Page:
And Hezekiah prayed before the LORD and said: “O LORD, the God of Israel, enthroned above the cherubim, you are the God, you alone, of all the kingdoms of the earth; you have made heaven and earth.
Incline your ear, O LORD, and hear; open your eyes, O LORD, and see; and hear the words of Sennacherib, which he has sent to mock the living God. Truly, O LORD, the kings of Assyria have laid waste the nations and their lands and have cast their gods into the fire, for they were not gods, but the work of men’s hands, wood and stone. Therefore, they were destroyed. So now, O LORD our God, save us, please, from his hand, that all the kingdoms of the earth may know that you, O LORD, are God alone.”
2 Kings 19:15-19 ESV
This brief prayer is one of the great ones in the Bible. It was prayed in the middle of a great crisis. Sennacherib is at the gates. He is the Assyrian emperor, the successor to nearly 200 years of Assyrian conquest. Virtually the whole ancient Near Eastern world is at his feet. Only one rich region remains: Egypt. And he is on the verge of taking that. But one small irritation remains: Judah. He has conquered the whole country except for its capital Jerusalem, but he must have that before he is free to take on Egypt.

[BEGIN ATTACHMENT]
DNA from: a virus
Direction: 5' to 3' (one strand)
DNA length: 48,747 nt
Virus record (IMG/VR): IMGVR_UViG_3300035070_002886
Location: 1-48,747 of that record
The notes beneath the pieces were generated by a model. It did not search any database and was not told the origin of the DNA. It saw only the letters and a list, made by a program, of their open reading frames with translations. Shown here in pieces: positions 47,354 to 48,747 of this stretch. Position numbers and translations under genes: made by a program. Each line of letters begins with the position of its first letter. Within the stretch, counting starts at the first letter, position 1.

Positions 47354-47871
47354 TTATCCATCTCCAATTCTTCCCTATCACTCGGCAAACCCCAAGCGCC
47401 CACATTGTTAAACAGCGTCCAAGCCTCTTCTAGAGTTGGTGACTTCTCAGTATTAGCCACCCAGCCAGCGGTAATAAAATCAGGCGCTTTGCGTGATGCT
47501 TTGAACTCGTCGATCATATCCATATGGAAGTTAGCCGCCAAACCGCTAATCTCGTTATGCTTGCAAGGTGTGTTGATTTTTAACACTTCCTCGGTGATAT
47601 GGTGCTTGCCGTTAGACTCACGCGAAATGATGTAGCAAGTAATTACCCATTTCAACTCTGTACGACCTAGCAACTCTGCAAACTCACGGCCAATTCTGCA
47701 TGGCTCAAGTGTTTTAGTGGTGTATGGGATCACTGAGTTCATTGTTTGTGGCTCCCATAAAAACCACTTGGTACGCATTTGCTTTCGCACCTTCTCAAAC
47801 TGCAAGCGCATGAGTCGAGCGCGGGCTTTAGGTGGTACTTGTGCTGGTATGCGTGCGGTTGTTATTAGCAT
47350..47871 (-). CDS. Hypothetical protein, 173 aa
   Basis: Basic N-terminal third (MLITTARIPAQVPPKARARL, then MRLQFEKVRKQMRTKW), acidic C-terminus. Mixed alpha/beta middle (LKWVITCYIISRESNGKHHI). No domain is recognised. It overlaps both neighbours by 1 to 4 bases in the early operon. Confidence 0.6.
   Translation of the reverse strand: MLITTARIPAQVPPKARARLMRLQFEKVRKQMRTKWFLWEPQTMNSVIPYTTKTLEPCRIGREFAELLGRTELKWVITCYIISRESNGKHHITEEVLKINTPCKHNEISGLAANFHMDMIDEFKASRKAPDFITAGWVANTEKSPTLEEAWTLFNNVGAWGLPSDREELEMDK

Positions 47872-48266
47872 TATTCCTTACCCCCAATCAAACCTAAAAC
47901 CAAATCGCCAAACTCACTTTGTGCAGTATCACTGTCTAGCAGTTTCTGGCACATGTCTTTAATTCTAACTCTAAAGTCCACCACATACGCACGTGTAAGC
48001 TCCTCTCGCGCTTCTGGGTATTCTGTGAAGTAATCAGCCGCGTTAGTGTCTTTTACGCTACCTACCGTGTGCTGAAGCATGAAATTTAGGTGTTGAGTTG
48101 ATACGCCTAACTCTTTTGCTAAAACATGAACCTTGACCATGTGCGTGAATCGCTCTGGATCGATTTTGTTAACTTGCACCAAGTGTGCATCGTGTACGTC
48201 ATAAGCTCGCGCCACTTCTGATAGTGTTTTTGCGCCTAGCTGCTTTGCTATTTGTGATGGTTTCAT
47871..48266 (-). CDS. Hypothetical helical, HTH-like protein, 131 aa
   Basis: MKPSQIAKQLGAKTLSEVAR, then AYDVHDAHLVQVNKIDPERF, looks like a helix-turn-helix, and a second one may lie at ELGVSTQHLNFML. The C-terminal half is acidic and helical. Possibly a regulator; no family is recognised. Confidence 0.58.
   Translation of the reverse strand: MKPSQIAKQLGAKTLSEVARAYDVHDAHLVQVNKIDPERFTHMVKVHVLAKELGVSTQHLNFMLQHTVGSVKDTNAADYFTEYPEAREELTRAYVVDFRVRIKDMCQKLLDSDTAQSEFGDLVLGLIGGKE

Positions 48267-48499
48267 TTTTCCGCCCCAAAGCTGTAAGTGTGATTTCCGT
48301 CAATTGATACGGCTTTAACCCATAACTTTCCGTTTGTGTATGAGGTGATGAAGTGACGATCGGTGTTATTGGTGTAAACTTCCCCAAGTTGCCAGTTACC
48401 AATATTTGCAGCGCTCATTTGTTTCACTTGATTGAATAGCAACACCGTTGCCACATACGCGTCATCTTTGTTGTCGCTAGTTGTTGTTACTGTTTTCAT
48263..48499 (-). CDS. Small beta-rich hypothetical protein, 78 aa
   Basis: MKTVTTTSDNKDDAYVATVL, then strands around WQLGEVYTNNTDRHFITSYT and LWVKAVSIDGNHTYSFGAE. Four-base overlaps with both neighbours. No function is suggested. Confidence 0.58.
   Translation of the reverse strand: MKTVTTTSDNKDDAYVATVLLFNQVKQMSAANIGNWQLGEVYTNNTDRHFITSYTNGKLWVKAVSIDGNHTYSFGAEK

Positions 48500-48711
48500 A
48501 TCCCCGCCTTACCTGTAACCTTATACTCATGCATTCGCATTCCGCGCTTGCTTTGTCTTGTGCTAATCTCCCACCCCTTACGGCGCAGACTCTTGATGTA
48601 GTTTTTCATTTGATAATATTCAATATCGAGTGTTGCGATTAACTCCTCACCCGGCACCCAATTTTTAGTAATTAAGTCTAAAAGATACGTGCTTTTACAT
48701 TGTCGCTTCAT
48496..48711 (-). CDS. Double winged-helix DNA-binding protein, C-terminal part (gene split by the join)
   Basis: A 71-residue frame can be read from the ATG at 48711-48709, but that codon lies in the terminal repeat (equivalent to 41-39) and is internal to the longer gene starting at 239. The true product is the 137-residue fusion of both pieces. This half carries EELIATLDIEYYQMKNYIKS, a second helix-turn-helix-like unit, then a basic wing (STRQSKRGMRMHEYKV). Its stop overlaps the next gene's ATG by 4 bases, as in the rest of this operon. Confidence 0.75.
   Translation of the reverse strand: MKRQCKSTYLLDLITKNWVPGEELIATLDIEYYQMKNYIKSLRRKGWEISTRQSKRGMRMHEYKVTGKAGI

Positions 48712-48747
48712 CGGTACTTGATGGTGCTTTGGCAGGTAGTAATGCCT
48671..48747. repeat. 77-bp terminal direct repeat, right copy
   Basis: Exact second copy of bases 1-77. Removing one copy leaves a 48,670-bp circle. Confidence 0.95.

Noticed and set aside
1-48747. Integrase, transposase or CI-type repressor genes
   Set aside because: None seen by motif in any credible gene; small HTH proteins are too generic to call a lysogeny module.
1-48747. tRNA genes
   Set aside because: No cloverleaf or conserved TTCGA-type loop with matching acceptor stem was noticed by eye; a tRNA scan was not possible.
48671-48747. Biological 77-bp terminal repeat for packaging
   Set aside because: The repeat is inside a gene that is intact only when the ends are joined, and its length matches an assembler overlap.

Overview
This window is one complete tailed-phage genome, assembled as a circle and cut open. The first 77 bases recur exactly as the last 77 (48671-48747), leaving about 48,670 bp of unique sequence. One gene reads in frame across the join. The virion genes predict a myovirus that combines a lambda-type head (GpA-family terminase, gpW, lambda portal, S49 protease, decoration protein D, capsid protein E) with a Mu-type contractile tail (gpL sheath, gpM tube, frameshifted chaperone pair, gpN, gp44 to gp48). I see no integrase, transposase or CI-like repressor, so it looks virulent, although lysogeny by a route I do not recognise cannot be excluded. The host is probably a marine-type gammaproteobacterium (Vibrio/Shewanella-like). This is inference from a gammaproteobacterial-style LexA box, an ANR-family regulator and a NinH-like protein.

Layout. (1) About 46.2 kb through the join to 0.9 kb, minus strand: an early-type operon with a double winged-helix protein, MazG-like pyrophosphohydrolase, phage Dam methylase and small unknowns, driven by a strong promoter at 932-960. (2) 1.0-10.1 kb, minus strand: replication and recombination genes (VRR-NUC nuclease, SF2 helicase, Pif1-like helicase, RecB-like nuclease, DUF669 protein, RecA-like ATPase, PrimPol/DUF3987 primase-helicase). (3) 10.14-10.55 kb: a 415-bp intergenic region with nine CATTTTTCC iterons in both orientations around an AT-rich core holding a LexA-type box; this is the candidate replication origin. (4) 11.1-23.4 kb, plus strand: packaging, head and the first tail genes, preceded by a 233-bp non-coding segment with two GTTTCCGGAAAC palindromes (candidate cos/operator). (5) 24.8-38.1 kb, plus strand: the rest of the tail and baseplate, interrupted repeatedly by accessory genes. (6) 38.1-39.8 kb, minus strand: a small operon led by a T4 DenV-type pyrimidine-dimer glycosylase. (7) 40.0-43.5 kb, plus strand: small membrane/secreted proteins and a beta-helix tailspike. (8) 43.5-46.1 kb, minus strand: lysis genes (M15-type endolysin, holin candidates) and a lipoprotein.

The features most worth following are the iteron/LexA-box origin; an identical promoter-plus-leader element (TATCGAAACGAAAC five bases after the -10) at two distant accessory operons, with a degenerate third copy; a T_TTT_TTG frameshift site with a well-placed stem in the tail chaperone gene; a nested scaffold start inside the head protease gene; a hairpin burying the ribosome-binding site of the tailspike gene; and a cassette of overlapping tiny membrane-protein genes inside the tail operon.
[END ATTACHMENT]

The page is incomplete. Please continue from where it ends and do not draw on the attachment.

Sennacherib had sent one of his officers to demand that the people force Hezekiah to surrender, and when that was not effective, he followed up with a letter in which he showed how foolish it was for Hezekiah to think that Yahweh could deliver Jerusalem from Assyrian devastation. Think of all the gods the Assyrian kings had proven helpless. Why would Hezekiah think that Yahweh was one degree different?
Well, the simple answer, as Hezekiah knows, and Sennacherib does not, is that Yahweh is in every degree different from the gods. They are part of the world, but he made the world. He is the living God, and they are not gods at all, but simply the creations of human minds and hands. Of course the Assyrians had destroyed those gods. Why wouldn’t they?
So why should Yahweh deliver Jerusalem from Sennacherib’s hands? Here, apart from the true understanding of Yahweh that the prayer portrays is what makes the prayer great. What Could Hezekiah have said? Well, he could have said that he and his people deserved it because they had been faithful to Yahweh. Or he could have said that, frankly, Yahweh needed these people to declare his name. But he didn’t say either. Rather, he asked for deliverance so that the world might know who Yahweh really is. The scholars fall all over themselves to find some naturalistic explanation for why Sennacherib did not attack Jerusalem and precipitately left that part of the world never to return. It was because Yahweh heard Hezekiah’s prayer! Why should God deliver you and me?